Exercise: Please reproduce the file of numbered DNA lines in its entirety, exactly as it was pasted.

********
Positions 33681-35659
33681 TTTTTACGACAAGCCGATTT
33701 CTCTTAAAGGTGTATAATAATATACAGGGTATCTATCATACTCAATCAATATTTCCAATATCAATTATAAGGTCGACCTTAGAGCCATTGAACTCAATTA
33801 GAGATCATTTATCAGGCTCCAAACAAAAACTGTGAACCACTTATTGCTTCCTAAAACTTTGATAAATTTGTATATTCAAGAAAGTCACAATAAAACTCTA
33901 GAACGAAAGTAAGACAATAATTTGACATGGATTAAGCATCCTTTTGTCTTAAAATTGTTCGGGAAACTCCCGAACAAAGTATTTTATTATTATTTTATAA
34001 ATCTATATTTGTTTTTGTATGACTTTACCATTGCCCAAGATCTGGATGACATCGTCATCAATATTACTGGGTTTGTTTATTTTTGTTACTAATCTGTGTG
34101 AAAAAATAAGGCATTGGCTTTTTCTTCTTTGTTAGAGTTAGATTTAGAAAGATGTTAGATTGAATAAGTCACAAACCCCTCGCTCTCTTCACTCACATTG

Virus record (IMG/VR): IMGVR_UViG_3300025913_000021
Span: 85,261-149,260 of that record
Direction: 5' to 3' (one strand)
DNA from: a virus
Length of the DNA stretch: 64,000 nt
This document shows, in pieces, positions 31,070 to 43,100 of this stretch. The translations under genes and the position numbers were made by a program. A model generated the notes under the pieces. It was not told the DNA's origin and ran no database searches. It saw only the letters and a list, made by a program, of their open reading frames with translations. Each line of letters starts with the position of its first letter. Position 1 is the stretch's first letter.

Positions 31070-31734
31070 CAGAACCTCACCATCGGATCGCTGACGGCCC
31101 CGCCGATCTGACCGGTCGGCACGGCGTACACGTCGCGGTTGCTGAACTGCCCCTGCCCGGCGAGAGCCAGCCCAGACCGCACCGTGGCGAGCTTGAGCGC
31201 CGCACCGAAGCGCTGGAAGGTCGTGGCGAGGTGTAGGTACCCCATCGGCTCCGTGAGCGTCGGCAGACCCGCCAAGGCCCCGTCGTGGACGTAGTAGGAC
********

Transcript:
Positions 33681-35659
33681 TTTTTACGACAAGCCGATTT
33701 CTCTTAAAGGTGTATAATAATATACAGGGTATCTATCATACTCAATCAATATTTCCAATATCAATTATAAGGTCGACCTTAGAGCCATTGAACTCAATTA
33801 GAGATCATTTATCAGGCTCCAAACAAAAACTGTGAACCACTTATTGCTTCCTAAAACTTTGATAAATTTGTATATTCAAGAAAGTCACAATAAAACTCTA
33901 GAACGAAAGTAAGACAATAATTTGACATGGATTAAGCATCCTTTTGTCTTAAAATTGTTCGGGAAACTCCCGAACAAAGTATTTTATTATTATTTTATAA
34001 ATCTATATTTGTTTTTGTATGACTTTACCATTGCCCAAGATCTGGATGACATCGTCATCAATATTACTGGGTTTGTTTATTTTTGTTACTAATCTGTGTG
34101 AAAAAATAAGGCATTGGCTTTTTCTTCTTTGTTAGAGTTAGATTTAGAAAGATGTTAGATTGAATAAGTCACAAACCCCTCGCTCTCTTCACTCACATTG

Virus record (IMG/VR): IMGVR_UViG_3300025913_000021
Span: 85,261-149,260 of that record
Direction: 5' to 3' (one strand)
DNA from: a virus
Length of the DNA stretch: 64,000 nt
This document shows, in pieces, positions 31,070 to 43,100 of this stretch. The translations under genes and the position numbers were made by a program. A model generated the notes under the pieces. It was not told the DNA's origin and ran no database searches. It saw only the letters and a list, made by a program, of their open reading frames with translations. Each line of letters starts with the position of its first letter. Position 1 is the stretch's first letter.

Positions 31070-31734
31070 CAGAACCTCACCATCGGATCGCTGACGGCCC
31101 CGCCGATCTGACCGGTCGGCACGGCGTACACGTCGCGGTTGCTGAACTGCCCCTGCCCGGCGAGAGCCAGCCCAGACCGCACCGTGGCGAGCTTGAGCGC
31201 CGCACCGAAGCGCTGGAAGGTCGTGGCGAGGTGTAGGTACCCCATCGGCTCCGTGAGCGTCGGCAGACCCGCCAAGGCCCCGTCGTGGACGTAGTAGGAC